by Miriam Zmiewski-Angelova in collaboration with Storme Webber, Brit Reed, Leanne Rye Brock, and Kailyn Jordan
Since the 2014 passing of the Native led resolution to turn the second Monday of every October into Indigenous Peoples’ Day, replacing Christopher Columbus Day (murderer of Indigenous peoples, rapist, and prolific slave trader), the holiday has honored the legacy and solidarity of Indigenous communities in Seattle for years. Today, on Indigenous Peoples Day 2020, it is a somber reality that we cannot celebrate in the same ways as the past because of the deadly COVID-19 pandemic. Our country is also facing the compounding effects of public outcry against the ongoing violence and deaths of Black and Brown bodies at the hands of law enforcement, increased incidences of threats and violence by various white supremacist groups, the collapse of many healthcare, employment, education, and housing systems due to a struggling economy, and an incredibly contentious presidential election.
All in all, 2020 has been exhausting for Black, Indigenous, People of Color. Many of us in the BIPOC community rely on family and community support, our cultural protocols, and ceremonies to create balance in our busy lives. But because it has been so hard to access that support and find balance, we are holding a deep sense of grief, trauma, isolation, and loss. I am an Afro-Indigenous mother of two, full-time worker, and advocate/coach for early educators and families. I felt that it was important on this Indigenous Peoples’ Day during BLM and COVID-19 to help uplift Black-Native perspective, community, and voice.
Right now there is a renewed focus on racial equity and unity for BIPOC which comes with more discussion about how anti-Blackness is showing up in our own communities. Black-Native people are the living proof of our ancestors’ strength. Their resilience provides the foundation for a brighter path ahead for our families and most importantly, our next generation. Like the Sankofa of the Bono Adinkra, we need to look back at our past and bring it to our present day if we want to make positive steps forward. This piece offers words from folks of mixed Indigenous and Black/African American heritage in and around the Seattle area:
Reflections on Grief, Protest, and Healing During a Pandemic and a Revolution
“Youth are the future and Black and Brown youth are in the forefront,” said Kailyn Jordan, 13-year-old Black-Native youth activist. “Being a Black and Native activist has been exciting and hard. I have gained lifelong friends and even got the opportunity to attend the March on Washington in Washington, D.C. I have spoken in front of crowds of 1,000+ people, had my poems played on NPR and even been on the news. I often remind myself that I’m only 13 and have to take time away from activism.”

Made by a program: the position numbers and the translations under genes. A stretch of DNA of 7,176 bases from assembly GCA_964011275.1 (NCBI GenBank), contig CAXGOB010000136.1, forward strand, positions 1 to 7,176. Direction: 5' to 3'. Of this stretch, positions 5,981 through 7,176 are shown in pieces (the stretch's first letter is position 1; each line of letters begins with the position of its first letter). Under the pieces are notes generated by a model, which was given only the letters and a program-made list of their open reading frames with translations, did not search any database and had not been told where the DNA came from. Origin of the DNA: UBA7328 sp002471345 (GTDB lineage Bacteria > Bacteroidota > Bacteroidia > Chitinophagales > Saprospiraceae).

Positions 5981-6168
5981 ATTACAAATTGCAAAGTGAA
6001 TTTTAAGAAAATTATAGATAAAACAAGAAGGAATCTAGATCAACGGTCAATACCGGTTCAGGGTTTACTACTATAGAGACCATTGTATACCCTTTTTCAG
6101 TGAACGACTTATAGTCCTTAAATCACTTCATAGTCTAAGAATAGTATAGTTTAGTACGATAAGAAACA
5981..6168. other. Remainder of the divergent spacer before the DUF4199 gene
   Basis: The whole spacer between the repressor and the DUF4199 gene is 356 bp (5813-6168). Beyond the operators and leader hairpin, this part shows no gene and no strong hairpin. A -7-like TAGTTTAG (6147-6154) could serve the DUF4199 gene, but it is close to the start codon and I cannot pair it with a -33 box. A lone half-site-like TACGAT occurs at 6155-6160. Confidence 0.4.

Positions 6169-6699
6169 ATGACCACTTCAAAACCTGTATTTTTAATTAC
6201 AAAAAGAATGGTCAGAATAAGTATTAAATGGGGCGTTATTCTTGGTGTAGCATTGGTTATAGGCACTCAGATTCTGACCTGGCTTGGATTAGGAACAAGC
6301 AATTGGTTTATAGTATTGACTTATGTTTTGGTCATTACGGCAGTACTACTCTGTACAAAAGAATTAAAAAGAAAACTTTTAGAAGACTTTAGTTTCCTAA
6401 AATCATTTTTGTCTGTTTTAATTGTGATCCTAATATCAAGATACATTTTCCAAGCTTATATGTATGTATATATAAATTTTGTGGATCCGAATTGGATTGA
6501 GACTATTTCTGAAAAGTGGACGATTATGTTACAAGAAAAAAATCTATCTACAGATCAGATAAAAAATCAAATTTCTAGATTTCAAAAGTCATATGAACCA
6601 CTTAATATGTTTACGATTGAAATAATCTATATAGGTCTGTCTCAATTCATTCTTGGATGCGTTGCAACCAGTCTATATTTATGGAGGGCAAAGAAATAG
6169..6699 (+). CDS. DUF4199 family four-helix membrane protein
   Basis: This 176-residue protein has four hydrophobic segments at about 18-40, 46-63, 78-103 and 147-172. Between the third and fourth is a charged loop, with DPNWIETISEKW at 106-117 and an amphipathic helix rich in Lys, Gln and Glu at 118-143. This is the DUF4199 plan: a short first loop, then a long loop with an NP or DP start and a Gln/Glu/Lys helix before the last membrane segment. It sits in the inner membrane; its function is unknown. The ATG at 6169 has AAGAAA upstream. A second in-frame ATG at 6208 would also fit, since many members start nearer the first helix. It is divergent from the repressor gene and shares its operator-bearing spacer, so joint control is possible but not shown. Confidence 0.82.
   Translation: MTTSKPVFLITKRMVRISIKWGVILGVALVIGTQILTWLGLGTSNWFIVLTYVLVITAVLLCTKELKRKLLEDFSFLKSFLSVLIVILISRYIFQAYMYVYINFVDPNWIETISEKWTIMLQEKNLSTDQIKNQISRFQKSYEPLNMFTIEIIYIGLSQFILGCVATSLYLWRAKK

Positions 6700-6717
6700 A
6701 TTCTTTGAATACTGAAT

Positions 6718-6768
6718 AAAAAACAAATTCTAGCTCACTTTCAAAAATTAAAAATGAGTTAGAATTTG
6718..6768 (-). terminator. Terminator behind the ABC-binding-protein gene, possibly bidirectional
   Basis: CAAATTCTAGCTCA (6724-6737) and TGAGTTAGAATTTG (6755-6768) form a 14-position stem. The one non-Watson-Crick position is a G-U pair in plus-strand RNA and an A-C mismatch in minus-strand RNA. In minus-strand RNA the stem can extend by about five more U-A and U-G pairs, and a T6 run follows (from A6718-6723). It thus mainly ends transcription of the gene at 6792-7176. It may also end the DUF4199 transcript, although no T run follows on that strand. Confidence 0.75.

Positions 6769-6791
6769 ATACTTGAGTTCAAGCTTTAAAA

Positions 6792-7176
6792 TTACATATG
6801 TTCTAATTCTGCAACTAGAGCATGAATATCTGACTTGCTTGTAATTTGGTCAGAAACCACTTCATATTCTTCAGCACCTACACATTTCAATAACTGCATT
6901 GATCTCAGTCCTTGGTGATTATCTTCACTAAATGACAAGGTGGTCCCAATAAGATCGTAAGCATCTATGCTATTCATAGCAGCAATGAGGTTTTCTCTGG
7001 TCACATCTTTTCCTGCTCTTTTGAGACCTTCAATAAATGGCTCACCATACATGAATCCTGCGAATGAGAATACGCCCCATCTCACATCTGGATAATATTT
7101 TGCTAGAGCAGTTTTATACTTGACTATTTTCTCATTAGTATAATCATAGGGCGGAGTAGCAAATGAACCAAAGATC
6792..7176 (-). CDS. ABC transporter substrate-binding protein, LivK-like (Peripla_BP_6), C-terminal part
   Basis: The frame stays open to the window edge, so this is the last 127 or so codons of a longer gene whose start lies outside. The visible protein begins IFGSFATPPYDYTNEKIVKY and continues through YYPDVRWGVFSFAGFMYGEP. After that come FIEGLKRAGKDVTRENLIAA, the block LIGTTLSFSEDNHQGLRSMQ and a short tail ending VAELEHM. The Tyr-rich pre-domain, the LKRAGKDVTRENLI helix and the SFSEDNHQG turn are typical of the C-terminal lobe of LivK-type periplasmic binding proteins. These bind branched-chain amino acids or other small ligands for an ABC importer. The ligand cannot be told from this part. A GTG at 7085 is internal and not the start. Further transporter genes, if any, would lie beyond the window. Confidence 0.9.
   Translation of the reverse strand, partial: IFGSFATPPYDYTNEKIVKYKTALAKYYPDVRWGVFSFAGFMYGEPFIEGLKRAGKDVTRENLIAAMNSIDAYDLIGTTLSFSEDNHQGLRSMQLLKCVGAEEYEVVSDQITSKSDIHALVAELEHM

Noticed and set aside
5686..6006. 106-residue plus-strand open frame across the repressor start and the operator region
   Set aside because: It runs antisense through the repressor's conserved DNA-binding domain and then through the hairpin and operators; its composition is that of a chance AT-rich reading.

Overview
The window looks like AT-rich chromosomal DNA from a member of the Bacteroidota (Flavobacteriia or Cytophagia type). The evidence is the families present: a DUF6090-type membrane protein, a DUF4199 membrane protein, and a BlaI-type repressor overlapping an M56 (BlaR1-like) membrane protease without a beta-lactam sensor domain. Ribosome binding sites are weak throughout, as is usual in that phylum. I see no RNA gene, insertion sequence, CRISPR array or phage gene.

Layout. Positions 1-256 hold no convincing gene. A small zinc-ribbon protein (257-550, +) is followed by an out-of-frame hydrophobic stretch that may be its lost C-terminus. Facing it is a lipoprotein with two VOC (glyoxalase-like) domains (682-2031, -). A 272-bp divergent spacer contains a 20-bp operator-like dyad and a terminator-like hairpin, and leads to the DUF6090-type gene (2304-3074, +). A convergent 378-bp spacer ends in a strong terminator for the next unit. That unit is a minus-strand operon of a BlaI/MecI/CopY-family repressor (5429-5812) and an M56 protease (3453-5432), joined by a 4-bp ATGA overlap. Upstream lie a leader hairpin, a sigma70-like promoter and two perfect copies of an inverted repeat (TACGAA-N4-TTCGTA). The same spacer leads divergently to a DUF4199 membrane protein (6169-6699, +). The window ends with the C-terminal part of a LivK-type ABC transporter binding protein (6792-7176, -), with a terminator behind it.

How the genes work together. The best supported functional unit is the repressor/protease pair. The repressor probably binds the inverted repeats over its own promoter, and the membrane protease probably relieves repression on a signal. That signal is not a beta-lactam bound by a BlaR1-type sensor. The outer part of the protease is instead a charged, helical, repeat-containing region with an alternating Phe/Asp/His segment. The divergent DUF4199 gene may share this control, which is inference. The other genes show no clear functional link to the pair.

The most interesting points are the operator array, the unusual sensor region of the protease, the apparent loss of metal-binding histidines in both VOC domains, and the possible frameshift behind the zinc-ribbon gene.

Brit Reed, Choctaw and Black chef and artist, said, “Seeing those protests were something that I dreamed of and prayed about in my early 20s … With COVID and being a little older now, I am definitely of the mind that a diversity of tactics is needed [to be able to] protest safely from home … To be able to contribute to the movement and help prevent the spread of COVID, my initial thing was that people need something to wake up to if they don’t have jobs to go to. It begins to get depressing after the honeymoon phase of not having to go into work wears off. Especially if you don’t have a lot of money.” Following the murders of Breonna Taylor and George Floyd and amidst Seattle’s pandemic quarantine, Brit teamed up with the Yəhaw exhibit to create an artist relief fund. It was very important, she said, to establish a Black-Native gallery free from anti-Blackness and allow Black-Native artists to tell their own stories. Brit also collaborated with Seattle #BLM to have posters made by and for Black-Native people and in solidarity.
Listening to Kailyn and others, I have reflected on the importance of balance and self-care during these turbulent times. We cannot gather, have ceremony, share meals in large gatherings, or even embrace people who are grieving from the loss of family and community. As a parent, I find myself worrying endlessly about getting my children or others sick following a grocery run; about random violence to my loved ones by white supremacists roaming the city; about supporting my son in online school while working full-time so that he will not become another statistic of the education system failing Black, Brown, and Indigenous children. And yet through the worry, I am also excited about the passion of those fighting in the streets and from home, creating a voice for the voiceless.
Reflections on Black and Indigenous Identity and Visibility